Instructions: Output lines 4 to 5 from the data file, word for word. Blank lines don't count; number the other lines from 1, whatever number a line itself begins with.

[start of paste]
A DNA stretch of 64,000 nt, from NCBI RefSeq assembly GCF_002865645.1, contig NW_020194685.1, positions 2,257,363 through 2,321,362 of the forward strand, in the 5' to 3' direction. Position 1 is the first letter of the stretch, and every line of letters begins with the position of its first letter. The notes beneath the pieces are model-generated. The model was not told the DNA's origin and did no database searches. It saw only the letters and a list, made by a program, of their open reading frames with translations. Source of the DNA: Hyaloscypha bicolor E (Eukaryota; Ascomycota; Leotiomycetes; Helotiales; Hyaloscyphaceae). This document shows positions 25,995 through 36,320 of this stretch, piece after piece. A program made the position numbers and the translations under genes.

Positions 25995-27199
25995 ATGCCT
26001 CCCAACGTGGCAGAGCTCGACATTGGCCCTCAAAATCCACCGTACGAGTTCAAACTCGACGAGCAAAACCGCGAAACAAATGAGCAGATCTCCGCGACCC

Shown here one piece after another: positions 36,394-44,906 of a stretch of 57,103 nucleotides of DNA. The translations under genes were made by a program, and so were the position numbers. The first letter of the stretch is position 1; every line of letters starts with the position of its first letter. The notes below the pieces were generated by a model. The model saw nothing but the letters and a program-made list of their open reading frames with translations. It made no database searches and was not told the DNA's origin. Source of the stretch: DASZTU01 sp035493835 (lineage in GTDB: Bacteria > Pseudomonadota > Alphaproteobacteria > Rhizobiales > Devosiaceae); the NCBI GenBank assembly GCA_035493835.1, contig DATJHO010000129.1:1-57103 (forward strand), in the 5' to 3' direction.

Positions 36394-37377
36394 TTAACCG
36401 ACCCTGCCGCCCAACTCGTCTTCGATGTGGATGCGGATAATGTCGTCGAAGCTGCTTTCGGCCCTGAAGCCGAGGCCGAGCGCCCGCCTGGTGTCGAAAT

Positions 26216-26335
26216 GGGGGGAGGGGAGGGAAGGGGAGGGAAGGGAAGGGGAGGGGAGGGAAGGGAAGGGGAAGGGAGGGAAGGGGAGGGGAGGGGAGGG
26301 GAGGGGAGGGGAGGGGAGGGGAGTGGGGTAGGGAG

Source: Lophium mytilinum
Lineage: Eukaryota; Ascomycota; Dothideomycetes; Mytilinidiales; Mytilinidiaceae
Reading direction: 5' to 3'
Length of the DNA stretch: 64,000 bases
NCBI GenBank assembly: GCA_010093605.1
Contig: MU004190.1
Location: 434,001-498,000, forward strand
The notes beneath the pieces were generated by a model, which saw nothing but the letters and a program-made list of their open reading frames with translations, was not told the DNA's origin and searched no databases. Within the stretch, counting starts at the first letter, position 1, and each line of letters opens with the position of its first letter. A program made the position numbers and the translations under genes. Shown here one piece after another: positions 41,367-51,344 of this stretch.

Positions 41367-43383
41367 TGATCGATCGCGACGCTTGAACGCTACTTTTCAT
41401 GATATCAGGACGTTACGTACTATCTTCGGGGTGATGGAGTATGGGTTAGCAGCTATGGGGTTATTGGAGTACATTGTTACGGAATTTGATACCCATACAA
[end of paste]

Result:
26001 CCCAACGTGGCAGAGCTCGACATTGGCCCTCAAAATCCACCGTACGAGTTCAAACTCGACGAGCAAAACCGCGAAACAAATGAGCAGATCTCCGCGACCC

Shown here one piece after another: positions 36,394-44,906 of a stretch of 57,103 nucleotides of DNA. The translations under genes were made by a program, and so were the position numbers. The first letter of the stretch is position 1; every line of letters starts with the position of its first letter. The notes below the pieces were generated by a model. The model saw nothing but the letters and a program-made list of their open reading frames with translations. It made no database searches and was not told the DNA's origin. Source of the stretch: DASZTU01 sp035493835 (lineage in GTDB: Bacteria > Pseudomonadota > Alphaproteobacteria > Rhizobiales > Devosiaceae); the NCBI GenBank assembly GCA_035493835.1, contig DATJHO010000129.1:1-57103 (forward strand), in the 5' to 3' direction.